David Rothkopf, Visiting Professor of International and Public Affairs, first shared his opinion about President-Elect Trump’s strategy in foreign affairs. He pointed out that Trump’s potential policy is likely to shift the United States into a unilateralism, which might jeopardize the traditional transatlantic partnership. Professor Richard K. Betts put it that President-Elect Trump’s foreign policies could be hard to predict, and he shared his opinions on the future relation between US and Russia.

When it comes to the domestic policy, University Professor Joseph Stiglitz, Nobel Laureate and former chief economist of the World Bank, briefly analyzed Trump’s tax cut and infrastructure plan. He pointed out that to stimulate the economy with massive infrastructure construction could raise the cost of capital and may cause negative effects on the economy. Professor Richard Clarida shared his views on the post-election market reactions and the potential effect of the combination of tight monetary policy and loose fiscal policy.

Professor Ester Fuchs discussed the potential policies related with women, such as affordable birth control, abortion right, children care, and paid family leave. Michael Nutter, Professor of Professional Practice in Urban and Public Affairs, who was also the mayor of Philadelphia, expressed concerns on how President-Elect Trump is going to develop proper urban planning policies. While Professor Steven Cohen, Executive Director of Columbia University Earth Institute, discussed the future challenges in energy and environmental policy.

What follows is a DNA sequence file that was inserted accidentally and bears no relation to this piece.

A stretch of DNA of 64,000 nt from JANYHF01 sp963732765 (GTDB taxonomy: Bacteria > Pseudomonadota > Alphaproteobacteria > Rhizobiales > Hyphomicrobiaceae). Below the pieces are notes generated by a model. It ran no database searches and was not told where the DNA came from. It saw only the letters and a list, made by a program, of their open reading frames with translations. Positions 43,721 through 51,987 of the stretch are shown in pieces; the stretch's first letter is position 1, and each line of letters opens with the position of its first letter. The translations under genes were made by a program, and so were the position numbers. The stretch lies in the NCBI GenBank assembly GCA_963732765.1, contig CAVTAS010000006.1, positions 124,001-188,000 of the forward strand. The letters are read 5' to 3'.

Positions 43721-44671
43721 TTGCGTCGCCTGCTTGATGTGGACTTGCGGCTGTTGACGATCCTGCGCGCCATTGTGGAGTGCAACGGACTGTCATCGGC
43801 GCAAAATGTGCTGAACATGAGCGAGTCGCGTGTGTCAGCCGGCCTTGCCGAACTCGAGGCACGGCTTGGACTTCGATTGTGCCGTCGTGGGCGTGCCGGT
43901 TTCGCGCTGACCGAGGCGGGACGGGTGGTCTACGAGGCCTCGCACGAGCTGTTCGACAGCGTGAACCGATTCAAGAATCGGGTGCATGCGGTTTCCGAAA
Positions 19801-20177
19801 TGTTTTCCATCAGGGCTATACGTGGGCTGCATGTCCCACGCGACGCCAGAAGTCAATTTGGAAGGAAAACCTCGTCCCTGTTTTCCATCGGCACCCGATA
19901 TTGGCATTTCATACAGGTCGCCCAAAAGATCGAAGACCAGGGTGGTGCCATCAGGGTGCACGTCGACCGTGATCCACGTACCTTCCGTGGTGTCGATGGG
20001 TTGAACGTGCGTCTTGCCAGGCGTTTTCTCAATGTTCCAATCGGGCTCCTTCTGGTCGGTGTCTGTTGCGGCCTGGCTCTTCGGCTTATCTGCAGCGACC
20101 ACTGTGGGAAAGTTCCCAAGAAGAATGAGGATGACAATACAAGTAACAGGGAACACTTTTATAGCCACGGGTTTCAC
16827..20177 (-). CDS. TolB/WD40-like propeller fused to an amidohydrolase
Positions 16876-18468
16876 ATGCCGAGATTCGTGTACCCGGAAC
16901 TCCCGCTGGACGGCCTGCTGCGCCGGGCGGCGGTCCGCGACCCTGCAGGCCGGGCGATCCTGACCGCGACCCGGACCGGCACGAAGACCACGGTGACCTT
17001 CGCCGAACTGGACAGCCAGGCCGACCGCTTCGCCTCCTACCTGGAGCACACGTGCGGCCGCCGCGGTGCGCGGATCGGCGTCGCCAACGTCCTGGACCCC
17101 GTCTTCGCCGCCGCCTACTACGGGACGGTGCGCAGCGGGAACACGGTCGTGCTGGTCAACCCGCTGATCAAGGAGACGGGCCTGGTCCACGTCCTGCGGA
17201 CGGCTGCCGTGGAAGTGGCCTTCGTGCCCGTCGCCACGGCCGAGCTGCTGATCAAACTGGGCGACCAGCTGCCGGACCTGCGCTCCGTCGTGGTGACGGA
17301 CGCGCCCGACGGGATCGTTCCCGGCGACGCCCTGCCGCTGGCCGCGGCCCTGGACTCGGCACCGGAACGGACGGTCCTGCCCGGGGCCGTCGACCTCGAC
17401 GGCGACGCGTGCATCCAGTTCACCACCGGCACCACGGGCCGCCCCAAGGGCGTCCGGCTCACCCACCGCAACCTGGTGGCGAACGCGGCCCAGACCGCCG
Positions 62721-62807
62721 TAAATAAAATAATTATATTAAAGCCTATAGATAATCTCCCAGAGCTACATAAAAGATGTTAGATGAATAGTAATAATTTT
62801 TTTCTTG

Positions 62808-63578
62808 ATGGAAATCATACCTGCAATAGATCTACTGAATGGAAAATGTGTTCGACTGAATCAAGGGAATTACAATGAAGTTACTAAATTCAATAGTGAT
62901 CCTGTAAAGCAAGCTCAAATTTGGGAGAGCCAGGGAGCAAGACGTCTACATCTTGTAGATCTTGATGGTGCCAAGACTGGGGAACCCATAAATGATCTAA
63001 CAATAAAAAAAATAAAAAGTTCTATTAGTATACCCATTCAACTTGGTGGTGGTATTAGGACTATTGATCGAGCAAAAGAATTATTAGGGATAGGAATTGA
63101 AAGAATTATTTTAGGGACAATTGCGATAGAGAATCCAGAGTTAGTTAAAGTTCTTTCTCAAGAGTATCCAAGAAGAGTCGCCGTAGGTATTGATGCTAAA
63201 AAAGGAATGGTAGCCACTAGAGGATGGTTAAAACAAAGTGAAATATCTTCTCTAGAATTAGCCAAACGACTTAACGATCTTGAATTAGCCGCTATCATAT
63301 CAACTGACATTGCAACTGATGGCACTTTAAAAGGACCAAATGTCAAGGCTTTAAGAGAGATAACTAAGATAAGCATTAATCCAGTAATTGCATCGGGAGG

Around 70 people participated in the event, including SIPA faculty members, current students, alumni, prospective students, and journalists from major media companies. After the one-hour panel discussion, panelists responded to questions from the audience, covering terrorism, enterprise zone, and incoming elections in Europe, etc. Panelists then encouraged SIPA students and alumni to actively engage in studying and shaping the future of public policy.

[Photo by Weiming Shu | Left to right: Richard Clarida, C. Lowell Harriss Professor of Economics and Professor of International and Public; Joseph Stiglitz, University Professor and Nobel Laureate; Ester Fuchs, Professor of International and Public Affairs and Political Science; Michael Nutter, David N. Dinkins Professor of Professional Practice in Urban and Public Affairs; Merit E. Janow, Dean of SIPA; Steven Cohen, Executive Director, Columbia University Earth Institute and Professor in the Practice of Public Affairs; Richard K. Betts, Leo A. Shifrin Professor of War and Peace Studies and Arnold A. Saltzman Professor of War and Peace Studies; David Rothkopf, Visiting Professor of International and Public Affairs]

 

 

Seeples Spotlight: Qiuyuan Huang

Qiuyuan Huang is currently a second-year MPA student at SIPA. She graduated from Peking University in China in 2015 with a dual degree in Finance and International Relations. During college, Qiuyuan once interned with Carnegie Endowment for International Peace as a research assistant, where she did political risk analysis for overseas investment. She has also been the research assistant to Prof. Jong-Wha Lee, Former Chief Economist of Asian Development Bank, in the summer of 2014. She researched on the development of Renminbi Internationalization, China’s government public expenditure on human capital, and reviewed policy analysis of BRICS Bank and Asian Infrastructure Investment Bank. After joining SIPA, Qiuyuan further developed her interest in macro-economic policy through courses and researches. During the summer, she interned with the S&P Global Ratings, one of the top rating agencies in the world.